Inspiration for your next holiday
Inspiration for your next holiday
Barcelona is one of the finest tourist destinations in Europe.
Famed for its rich history, awe-inspiring architecture, glorious beaches, and vibrant culture - it is a city that has something for everyone. The diversity of Barcelona is reflected in the many varied districts and neighbourhoods, with each one boasting its own unique character and appeal.
This article will guide you through Barcelona's best neighbourhoods, and help you to choose which area to stay in during your visit.
Barcelona is hemmed in by the Mediterranean Sea to the east and the Collserola mountains to the west, and has one of the highest population densities of any European city. The combination of limited space and Barcelona's extensive history has created a city with many varied and colourful districts.
If this is your first visit to Barcelona, the best districts to be based in are: 1) El Born 2) Las Rambles 3) Gothic Quarter 4) Gràcia 5) El Raval
The map below shows the main tourist areas of Barcelona.
Key: 1) El Born 2) Las Rambles 3) Gothic Quarter 4) Gràcia 5) El Raval 6) Eixample 7) Poblenou 8) Barceloneta
Barcelona is one of the most famous and popular tourist destinations in Europe. The city has many accommodation options, but the sheer demand during the peak season means that the best places sell out fast.
The map below shows the location of hotels and rental rooms in Barcelona. By altering the dates to suit your trip, the map will display current prices and availability.
If you're visiting Barcelona for the first time, it is advisable to choose somewhere centrally located, with easy access to the famous sights and public transport.
Las Rambles and the Gothic Quarter are ideal if you want to be near the action, but for somewhere more authentic that's still suitable for first-time visitors, El Born can't be beaten. El Born's beautiful winding streets, quirky bars, and close proximity to the beach make it the perfect base for exploring all that Barcelona has to offer.
For business travellers - Les Corts is Barcelona's financial and business hub, located in the city's upper west side. This modern district is home to L'illa Diagonal, one of Barcelona's largest and most iconic shopping malls, as well as the Camp Nou the stadium of FC Barcelona. This district is well suited for business visitors, and you'll find a decent range of upmarket hotels, restaurants and bars.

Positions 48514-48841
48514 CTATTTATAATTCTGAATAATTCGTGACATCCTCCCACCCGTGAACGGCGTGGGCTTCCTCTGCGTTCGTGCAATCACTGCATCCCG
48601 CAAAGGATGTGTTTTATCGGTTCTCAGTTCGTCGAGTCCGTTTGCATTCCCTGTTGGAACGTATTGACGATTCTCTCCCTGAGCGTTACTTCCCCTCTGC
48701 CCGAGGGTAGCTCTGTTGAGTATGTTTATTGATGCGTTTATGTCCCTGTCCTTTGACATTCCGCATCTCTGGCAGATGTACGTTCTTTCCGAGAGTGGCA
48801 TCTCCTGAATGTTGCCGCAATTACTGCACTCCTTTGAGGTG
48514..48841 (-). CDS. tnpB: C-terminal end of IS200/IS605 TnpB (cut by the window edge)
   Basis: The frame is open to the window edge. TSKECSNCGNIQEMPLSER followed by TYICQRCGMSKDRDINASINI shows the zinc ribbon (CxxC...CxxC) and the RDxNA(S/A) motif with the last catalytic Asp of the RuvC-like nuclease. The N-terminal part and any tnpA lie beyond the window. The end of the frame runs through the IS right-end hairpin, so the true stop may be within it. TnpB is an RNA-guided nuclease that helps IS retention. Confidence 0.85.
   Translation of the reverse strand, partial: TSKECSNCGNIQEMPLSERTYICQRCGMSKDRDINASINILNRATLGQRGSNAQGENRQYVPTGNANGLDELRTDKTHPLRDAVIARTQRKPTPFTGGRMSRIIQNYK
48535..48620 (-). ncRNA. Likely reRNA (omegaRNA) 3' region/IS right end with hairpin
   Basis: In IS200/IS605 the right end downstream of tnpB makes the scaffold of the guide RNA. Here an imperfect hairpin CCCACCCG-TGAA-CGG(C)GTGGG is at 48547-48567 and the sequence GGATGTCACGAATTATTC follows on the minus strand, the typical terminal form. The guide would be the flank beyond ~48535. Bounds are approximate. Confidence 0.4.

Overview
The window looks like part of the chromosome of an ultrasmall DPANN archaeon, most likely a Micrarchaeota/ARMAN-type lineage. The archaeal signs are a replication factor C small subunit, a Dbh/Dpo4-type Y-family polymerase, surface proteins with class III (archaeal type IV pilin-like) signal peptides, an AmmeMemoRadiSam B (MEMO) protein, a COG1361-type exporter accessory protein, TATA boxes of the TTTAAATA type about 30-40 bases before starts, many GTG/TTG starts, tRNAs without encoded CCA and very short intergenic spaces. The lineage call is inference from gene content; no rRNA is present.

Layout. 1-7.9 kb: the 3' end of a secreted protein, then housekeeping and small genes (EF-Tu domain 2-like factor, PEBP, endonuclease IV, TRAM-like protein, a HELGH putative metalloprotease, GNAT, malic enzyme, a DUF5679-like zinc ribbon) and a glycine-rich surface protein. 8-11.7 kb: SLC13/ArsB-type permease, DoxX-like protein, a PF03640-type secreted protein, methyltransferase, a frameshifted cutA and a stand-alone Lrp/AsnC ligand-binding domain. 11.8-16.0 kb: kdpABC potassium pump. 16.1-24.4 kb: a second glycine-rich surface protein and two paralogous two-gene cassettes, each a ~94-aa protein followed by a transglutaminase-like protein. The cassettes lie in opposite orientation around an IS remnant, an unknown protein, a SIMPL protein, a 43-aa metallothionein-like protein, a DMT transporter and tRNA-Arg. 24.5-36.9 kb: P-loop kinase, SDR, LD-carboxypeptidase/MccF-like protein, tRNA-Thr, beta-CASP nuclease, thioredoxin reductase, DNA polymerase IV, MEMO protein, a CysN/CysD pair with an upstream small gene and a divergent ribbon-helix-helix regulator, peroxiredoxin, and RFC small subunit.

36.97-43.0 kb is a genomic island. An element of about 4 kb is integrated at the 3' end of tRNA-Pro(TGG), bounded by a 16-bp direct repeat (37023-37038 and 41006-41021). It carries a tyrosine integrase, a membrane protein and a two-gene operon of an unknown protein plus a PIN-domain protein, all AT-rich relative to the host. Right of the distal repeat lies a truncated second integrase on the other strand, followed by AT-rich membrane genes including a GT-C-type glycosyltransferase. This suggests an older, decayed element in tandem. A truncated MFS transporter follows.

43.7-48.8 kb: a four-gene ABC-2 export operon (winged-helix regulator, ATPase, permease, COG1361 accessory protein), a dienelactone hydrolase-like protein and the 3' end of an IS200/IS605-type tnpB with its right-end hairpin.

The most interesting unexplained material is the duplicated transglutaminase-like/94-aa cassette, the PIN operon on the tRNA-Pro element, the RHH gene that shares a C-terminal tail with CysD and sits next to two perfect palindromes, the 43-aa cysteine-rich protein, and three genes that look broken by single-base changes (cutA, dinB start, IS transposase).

Always choose the location you'd like to be based in before looking for accommodation in Barcelona. This may sound obvious, but it is all too easy to be sucked in by an amazing discount or outstanding reviews without really considering which area you will be staying in.
Barcelona has a wealth of characterful neighbourhoods, and this section will provide an overview of the most popular areas of the city.
El Born is the ideal location in Barcelona for your holiday. It boasts medieval charm and an authentic Barcelona atmosphere, while having significantly fewer tourists than the Gothic Quarter.
El Born's convenient location puts you within walking distance of many of Barcelona's historical sights, along with the city's glorious beaches. Within El Born is a wide choice of restaurants and cafes, and there is decent nightlife once the sunsets.
Sights of the district include the awe-inspiring fourteenth-century Basilica de Santa Maria del Mar, and the Picasso Museum, which pays homage to the Spanish painter who once made his home in Barcelona. For food, head to the Mercat Santa Caterina, a vibrant food market complete with a unique mosaic roof - a nod to the city's versatile, quirky architecture.
Barri Gòtic (The Gothic Quarter)
The Gothic Quarter's picture-perfect streets are a must-see for anybody staying in Barcelona. The only downside is that the area is always crowded with tourists, especially when the cruise ships arrive.
This district is home to some of the city's oldest buildings - including Barcelona Cathedral – and the area is a joy to discover. Within the Gothic Quarter is a huge range of shops, restaurants and bars, but many of them are designed for tourists, so prices tend to be higher.
Shoppers wanting one-of-a-kind items will enjoy the trendy Calle Avinyó, a street lined with quirky vintage and independent shops. This district is also home to Barcelona's museum, the Museu d'Història de la Ciutat.
Once you've finished a day of exploring, treat yourself to a jug of sangria at the Gothic Quarter's famous square, Plaça Reial.
Incredibly popular with tourists and residents alike, Gràcia has the perfect mix of bohemian charm and family-friendly activity. With its quirky shops and international eateries, visitors to Gràcia won't be short of things to do.